21. Demonstrate value – the way to keep businesses and users happy Say we’re asking the user for information or wanting them to do something. That’s essentially stopping them from reaching their goals. As a user, you always ask yourself ”What’s in it for me?” So we need to show them what they get in return. We always have to make sure to balance requests and benefits, by combining business objectives with user benefits.
  22. …and next steps While also trying to anticipate questions, doubts or fears the user might have. Progress bars is a great way to ensure users know exactly where they are in the flow, like Netflix when you sign up for a subscription. I really love this super clear way of ensuring the user that they won’t be charged yet and that they can cancel online anytime. No ambiguities there.
  23. A scenario from a major e-commerce site 1+2. Having filled their shopping cart with products they wanted to purchase from a major e-commerce site, users would press the Checkout button. Before they could enter their information to pay for the products, a form would prompt them to register for an account. The intent behind the form was to enable repeat customers to purchase faster. First-time purchasers wouldn’t mind the extra effort of registering because, after all, they would come back for more and appreciate the expediency in subsequent purchases. Everybody wins, right? Turned out they were SO wrong. Usability tests with people who needed to buy products from the site showed that first-time shoppers resented having to register when they encountered the page. As one shopper said: “I’m not here to enter into a relationship. I just want to buy something.” Both test groups had trouble filling in the form correctly. First-time shoppers didn’t remember if it was their first time shopping at the site, and repeat customers didn’t remember their login information. In the end, the register form turned out to prevent sales – a lot of sales. Many users vocalized how the retailer only wanted their information to pester them with marketing messages they didn’t want. The problem was easy to fix. The Register button was replaced by a Continue button together with a simple message: “You do not need to create an account to make purchases on our site. Simply click Continue to proceed to checkout. To make your future purchases even faster, you can create an account during checkout.” And now: let's steer into some troubled waters...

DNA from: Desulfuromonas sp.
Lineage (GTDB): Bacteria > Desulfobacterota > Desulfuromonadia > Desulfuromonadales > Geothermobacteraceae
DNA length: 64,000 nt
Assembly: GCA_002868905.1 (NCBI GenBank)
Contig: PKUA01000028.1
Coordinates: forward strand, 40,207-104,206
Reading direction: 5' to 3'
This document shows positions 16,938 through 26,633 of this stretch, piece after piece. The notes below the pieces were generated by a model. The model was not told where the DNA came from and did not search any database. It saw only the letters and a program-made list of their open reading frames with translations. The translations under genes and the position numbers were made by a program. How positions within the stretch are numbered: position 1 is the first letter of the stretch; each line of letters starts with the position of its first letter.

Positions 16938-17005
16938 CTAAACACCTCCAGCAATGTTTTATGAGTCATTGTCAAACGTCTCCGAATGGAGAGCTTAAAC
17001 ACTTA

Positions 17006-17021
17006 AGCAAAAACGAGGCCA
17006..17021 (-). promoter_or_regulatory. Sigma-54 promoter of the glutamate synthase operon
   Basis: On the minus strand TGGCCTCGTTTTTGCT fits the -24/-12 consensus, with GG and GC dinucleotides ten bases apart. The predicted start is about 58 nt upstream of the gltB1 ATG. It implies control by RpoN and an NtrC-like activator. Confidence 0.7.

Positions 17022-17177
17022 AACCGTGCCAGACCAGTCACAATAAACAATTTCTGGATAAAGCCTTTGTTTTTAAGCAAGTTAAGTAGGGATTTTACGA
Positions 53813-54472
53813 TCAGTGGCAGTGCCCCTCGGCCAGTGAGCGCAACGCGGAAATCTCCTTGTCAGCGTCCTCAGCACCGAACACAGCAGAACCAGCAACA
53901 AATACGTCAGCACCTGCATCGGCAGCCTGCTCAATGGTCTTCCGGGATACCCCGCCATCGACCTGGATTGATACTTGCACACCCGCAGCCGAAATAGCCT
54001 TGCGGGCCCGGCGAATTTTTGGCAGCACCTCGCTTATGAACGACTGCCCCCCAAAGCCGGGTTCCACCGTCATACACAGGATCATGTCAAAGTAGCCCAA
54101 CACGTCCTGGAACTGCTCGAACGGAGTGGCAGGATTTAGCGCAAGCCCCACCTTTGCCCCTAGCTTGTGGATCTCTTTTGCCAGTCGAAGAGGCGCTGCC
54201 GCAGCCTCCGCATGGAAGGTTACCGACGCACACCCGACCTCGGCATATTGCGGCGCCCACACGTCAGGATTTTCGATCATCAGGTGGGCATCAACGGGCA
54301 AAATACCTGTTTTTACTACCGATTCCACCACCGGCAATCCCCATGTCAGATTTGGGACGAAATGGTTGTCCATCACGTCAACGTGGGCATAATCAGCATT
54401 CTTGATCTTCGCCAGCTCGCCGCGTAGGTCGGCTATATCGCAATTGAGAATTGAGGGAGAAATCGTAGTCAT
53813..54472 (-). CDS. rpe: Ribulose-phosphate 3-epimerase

24. Deceptive design is when user interface patterns are designed to trick the user into making a choice they wouldn’t want to make. When the words in your product frustrate, shame, or manipulate people into taking actions they wouldn’t otherwise have taken, the user experience fails. UX writers are responsible for making sure the language is clear, correct, and helpful. It should also be inclusive and accessible, and we’ve got an immensely important role in making sure it doesn’t unfairly manipulate the user. This is where we have to educate stakeholders and tell them why we shouldn’t take shortcuts to quick conversions, that’ll end up hurting both users AND the brand. Deceptive design often goes under the term ”dark patterns”, which is problematic. That’s also why I use the term ”deceptive design”. There are many types of deceptive design. I thought I'd mention two of them: Confirm shaming and Price Comparison Prevention.
  25. Don't you just love passive-aggressive pop-ups? It's not fun when someone tries to guilt you into things, so why suffer the same misery in microcopy? Unfortunately, this is just one of many examples of confirm shaming out there. So why do people still do this? The intent is usually to try and push or scare the user into changing their mind. In reality, it just alienates them further. Even if someone does convert out of shame, they probably won't stick around for long.
  26. Some companies also confuse users by keeping information from them, particularly like-for-like prices. This makes it harder for users to compare prices and make an informed decision. In this example for a grocery store, some apples are priced by weight and others by pack, making it hard to compare prices.